Nearly every pianist competing in the Cliburn Junior started playing seriously before the age of 5. Here’s a look at the childhood achievements of some of the most famous pianists in the world.
Wolfgang Amadeus Mozart (1756-1791): Mozart was dazzling the crowned heads of Europe by age 6. He once angered an aristocratic host when he was late for a performance because he was chasing a cat through the servants’ passageways of the palace. But it was Mozart’s early ability to compose that set him apart from the other wunderkinds. His first attempts at composing began at age 3, and he wrote his first symphony at age 8.
Ludwig van Beethoven (1770-1827): Beethoven’s genius was apparent early. When his father realized that little Ludwig could become the family’s ticket to riches, he encouraged the public to buy tickets to hear his amazing 6-year-old son perform (even though he was actually 7 1/2 years old).
Frederic Chopin (1810-1849): Chopin was playing in public by age 7 and began composing shortly after that.
Franz Liszt (1811-1886): Although Liszt’s performing talent and compositional skills were apparent early, he did not make his public debut until the age of 11 and did not become an international star of the keyboard until he was well into his 20s.
Victor Borge (1909-2000): The Clown Prince of the piano, whose early teachers included a student of Franz Liszt, could do a lot more than jokes on the keyboard. He entered the Royal Danish Conservatory of Music on a full scholarship at age 9 and was a well-established virtuoso before he discovered his ability to make people laugh with his artful antics on the piano bench.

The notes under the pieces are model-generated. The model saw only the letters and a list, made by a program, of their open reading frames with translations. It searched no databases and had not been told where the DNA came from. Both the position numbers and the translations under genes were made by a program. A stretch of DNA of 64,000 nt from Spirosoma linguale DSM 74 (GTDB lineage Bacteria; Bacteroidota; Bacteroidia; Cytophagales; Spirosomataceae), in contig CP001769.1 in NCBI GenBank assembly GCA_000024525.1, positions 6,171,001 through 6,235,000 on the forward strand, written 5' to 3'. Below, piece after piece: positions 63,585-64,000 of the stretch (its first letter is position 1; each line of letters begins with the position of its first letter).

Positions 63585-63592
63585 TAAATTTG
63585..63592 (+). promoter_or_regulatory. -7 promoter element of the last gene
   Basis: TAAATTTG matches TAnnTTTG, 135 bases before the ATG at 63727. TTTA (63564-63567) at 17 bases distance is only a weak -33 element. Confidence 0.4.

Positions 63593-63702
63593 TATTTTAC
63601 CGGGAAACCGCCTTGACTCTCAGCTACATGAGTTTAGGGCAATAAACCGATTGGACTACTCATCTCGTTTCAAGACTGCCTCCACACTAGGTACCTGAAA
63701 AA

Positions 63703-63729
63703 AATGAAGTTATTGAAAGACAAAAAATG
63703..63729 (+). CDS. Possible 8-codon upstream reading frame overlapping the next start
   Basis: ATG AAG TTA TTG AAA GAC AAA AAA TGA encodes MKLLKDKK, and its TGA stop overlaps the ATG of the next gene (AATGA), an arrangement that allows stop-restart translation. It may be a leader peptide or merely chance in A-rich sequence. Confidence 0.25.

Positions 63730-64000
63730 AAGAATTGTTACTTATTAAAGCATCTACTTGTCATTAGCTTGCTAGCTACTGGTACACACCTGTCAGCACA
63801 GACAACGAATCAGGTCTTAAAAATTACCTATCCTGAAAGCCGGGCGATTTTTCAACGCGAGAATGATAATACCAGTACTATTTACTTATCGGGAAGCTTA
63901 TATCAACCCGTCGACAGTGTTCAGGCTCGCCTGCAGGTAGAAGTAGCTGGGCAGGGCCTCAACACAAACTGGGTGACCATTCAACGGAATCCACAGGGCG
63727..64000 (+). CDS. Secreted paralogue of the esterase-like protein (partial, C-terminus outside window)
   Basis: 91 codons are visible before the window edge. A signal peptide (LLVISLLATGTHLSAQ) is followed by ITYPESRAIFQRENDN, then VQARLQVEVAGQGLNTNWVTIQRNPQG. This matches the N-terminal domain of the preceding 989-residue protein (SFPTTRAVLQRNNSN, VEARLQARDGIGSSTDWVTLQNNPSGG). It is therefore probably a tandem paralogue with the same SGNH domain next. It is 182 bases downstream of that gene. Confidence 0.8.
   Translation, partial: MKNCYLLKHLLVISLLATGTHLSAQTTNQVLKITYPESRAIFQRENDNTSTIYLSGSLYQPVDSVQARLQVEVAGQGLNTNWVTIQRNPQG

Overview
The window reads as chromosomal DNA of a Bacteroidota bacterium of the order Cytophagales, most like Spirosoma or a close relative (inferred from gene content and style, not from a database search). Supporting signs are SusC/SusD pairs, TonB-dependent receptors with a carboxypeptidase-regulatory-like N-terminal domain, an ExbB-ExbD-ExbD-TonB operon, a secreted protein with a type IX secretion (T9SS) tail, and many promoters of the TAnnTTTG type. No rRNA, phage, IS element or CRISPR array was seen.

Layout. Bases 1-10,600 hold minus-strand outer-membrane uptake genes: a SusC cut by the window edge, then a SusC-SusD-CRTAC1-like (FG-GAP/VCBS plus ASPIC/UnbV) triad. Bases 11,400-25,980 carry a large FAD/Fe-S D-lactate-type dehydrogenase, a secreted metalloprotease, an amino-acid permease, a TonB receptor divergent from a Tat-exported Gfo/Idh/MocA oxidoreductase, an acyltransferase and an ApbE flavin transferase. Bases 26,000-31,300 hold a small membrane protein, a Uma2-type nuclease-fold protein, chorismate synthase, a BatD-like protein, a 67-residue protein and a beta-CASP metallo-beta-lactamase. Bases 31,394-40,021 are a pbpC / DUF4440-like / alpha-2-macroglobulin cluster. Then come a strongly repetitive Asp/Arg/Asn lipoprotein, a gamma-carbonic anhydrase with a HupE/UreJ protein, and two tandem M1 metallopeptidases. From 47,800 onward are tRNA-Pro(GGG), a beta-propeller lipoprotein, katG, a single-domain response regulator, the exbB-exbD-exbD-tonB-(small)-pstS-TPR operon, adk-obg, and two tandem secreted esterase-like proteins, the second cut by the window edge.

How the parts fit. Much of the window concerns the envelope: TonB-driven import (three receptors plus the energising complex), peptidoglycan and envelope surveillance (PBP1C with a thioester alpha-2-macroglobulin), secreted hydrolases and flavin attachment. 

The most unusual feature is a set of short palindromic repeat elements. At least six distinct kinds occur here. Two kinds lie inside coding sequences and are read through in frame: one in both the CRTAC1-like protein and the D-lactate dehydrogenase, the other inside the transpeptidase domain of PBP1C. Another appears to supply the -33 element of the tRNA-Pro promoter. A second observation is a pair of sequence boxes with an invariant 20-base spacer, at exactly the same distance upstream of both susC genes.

Van Cliburn (1934-2013): The legend for whom the competition is named began playing at age 3, under the guidance of his mother, Rildia Bee Cliburn, who had also been trained by a Liszt student. Cliburn made his debut with the Houston Symphony at age 12 and began his studies at Juilliard at 17.
Keith Jarrett (b. 1945): One of the few pianists who has enjoyed acclaim for both his jazz and classical playing, Jarrett began playing at age 3 and, at age 5, appeared on a television talent show hosted by the great bandleader Paul Whiteman. He is especially known for his extensive work with jazz trumpeter Miles Davis and has recorded more than 100 jazz and classical albums and videos over his highly active international career.
Stevie Wonder (b. 1950): Despite losing his sight shortly after birth, Wonder signed his first record deal at age 11 and was featured on the album Recorded Live: The 12-Year-Old Genius. A single from that album, Fingertips, became his first hit. He has won 22 Grammys since.
Lang Lang (b. 1982): The closest thing classical music has to a household name today was drawn to the piano after watching a Tom & Jerry cartoon at age 2. He went on win his first piano competition at age 5, survived being dismissed from the studio of one his teachers for “lack of talent” at age 9 and went on to become a youthful face for a form of music that is often viewed as old and gray.